Planting a hedge in your garden creates a sense of space, direction and privacy. Hedges can be used instead of fencing along a border, and give definition in a most attractive way, if planted and nurtured correctly. Hedges require regular trimming to keep them looking presentable, so don’t plant a hedge if you are not prepared to do the ongoing maintenance. An unkempt hedge is not a pretty sight!
Most hedges are evergreen, retaining their foliage all year round. This makes for excellent screening and creates a permanent barrier which offers privacy. However, some hedges are deciduous providing added beauty to the garden when they lose their foliage in Autumn, and when they flower. Deciduous hedges are not usually established for privacy, but rather to define an area, and enhance the plant life within that area. The loss of foliage allows added light for the other plants in the cooler months, and presents a lovely backdrop of colour seasonally.
Hedge plants need to be planted quite close together in order to produce a nicely compacted hedge. A small hedge should be made up of plants with small leaves for a more compact, tighter look. Plants with a larger leaf have a more gappy or twiggy look to them.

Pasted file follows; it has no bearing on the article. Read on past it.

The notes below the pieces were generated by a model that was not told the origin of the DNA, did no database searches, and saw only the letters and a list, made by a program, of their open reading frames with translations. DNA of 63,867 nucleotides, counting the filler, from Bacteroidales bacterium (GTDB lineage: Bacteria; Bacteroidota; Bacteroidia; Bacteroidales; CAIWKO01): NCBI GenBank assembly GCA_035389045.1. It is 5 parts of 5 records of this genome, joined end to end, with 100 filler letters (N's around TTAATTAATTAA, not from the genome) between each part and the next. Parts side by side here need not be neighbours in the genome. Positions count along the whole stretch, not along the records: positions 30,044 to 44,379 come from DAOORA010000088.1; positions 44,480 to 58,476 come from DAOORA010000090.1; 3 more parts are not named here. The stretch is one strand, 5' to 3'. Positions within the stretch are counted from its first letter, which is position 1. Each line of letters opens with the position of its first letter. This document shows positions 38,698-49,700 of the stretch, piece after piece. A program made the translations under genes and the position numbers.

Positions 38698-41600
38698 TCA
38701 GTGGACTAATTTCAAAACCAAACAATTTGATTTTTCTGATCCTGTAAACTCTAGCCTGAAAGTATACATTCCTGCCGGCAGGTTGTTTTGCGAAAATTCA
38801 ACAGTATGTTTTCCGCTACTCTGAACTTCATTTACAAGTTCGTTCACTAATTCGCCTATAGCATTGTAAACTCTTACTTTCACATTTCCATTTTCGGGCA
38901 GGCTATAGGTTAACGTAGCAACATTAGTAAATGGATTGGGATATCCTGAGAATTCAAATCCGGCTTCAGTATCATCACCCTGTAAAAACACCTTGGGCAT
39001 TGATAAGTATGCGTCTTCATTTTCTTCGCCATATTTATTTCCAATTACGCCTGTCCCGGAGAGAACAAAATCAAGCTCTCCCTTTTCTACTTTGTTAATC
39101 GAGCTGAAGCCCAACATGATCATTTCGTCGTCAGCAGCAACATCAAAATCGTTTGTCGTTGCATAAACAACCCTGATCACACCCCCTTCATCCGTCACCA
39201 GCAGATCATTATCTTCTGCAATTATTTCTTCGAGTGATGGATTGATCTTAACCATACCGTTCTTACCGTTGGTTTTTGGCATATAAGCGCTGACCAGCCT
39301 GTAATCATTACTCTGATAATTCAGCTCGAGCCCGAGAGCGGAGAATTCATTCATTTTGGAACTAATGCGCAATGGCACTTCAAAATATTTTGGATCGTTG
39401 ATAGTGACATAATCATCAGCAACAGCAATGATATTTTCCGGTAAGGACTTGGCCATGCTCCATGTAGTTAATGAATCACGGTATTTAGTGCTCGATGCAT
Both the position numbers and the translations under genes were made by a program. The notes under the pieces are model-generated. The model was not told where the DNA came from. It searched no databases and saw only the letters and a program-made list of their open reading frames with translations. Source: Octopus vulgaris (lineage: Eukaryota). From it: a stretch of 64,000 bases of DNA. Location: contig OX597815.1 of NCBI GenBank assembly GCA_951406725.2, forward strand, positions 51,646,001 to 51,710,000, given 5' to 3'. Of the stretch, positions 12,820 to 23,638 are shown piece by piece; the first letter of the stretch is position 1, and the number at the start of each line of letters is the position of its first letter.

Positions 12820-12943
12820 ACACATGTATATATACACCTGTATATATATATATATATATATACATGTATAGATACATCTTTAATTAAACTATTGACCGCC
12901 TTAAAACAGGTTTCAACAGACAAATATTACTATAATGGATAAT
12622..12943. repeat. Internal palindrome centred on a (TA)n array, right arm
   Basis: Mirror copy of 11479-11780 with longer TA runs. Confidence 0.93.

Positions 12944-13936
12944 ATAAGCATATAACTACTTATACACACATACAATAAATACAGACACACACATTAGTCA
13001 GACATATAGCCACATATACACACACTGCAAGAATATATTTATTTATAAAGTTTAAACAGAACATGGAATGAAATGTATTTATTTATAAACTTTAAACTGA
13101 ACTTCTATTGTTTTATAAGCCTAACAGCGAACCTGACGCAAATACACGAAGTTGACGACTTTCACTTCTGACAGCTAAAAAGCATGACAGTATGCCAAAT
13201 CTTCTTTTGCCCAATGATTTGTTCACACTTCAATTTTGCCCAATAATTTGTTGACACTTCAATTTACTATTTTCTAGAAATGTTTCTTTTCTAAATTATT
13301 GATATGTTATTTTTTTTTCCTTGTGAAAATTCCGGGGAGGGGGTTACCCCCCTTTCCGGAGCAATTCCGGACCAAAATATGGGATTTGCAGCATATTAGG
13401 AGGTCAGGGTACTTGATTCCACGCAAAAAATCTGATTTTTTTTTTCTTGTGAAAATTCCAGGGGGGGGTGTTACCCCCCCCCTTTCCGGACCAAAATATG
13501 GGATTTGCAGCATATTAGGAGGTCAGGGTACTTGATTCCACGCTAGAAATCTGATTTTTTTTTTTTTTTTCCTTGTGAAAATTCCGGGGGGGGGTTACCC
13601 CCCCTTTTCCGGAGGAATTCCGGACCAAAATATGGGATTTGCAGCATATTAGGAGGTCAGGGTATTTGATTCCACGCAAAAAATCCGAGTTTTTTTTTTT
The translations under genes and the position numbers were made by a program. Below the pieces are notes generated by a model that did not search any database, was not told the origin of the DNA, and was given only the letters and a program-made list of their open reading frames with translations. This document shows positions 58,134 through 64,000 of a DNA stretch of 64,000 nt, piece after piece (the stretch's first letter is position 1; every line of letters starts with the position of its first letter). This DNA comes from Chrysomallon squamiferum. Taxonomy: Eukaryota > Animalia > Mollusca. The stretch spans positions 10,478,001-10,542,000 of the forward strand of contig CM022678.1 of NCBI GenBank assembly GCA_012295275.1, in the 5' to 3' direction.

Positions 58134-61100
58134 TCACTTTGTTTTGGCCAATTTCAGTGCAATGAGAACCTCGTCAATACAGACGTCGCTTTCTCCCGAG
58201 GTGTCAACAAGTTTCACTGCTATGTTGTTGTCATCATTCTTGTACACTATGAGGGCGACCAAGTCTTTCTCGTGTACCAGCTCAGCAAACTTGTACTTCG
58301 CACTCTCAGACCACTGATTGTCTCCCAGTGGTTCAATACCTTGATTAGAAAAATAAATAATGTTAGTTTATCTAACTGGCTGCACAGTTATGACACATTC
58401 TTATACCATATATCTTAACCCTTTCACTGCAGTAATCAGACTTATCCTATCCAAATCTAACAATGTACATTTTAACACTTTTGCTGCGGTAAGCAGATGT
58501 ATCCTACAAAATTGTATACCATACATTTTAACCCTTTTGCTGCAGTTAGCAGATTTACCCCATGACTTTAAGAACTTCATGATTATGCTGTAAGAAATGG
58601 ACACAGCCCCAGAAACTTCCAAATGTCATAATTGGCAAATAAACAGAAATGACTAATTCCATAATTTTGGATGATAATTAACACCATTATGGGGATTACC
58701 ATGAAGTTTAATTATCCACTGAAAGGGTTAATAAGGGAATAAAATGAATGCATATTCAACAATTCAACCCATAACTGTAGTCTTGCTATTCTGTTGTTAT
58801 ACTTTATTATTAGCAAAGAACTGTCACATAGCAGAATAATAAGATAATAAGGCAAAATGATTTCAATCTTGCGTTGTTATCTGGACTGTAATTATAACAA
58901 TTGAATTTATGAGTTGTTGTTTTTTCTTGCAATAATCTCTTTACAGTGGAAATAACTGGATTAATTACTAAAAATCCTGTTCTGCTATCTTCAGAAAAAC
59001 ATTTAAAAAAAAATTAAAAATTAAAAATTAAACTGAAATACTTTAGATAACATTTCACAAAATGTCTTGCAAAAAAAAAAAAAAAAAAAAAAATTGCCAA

The newly planted hedge needs to be pruned quite early, as it is better to shape the plants into a hedge when they are still small. By pruning when the plants are young, the plants do not have the opportunity to grow in the wrong direction, and can be trained to grow in the right direction, so there are no gaps in the hedge. It is much easier to train the plant to grow as a hedge than to force an overgrown hedge back into shape.
In order to trim a hedge successfully, it is wise to plan the line to which you want to trim by using string held tautly across the length of the hedge. This will ensure a straight hedge – if you follow the line! Use pruning shears or an electric trimmer to cut off about half of its new growth. Step back frequently for a good overview of the hedge – each plant must be treated consistently for a good overall effect.
The most common hedge plants in Australia are Buxus, Lilly Pilly, Murraya, Photinia and Viburnum. They are popular because of their hardiness, resistance to disease and ease of pruning.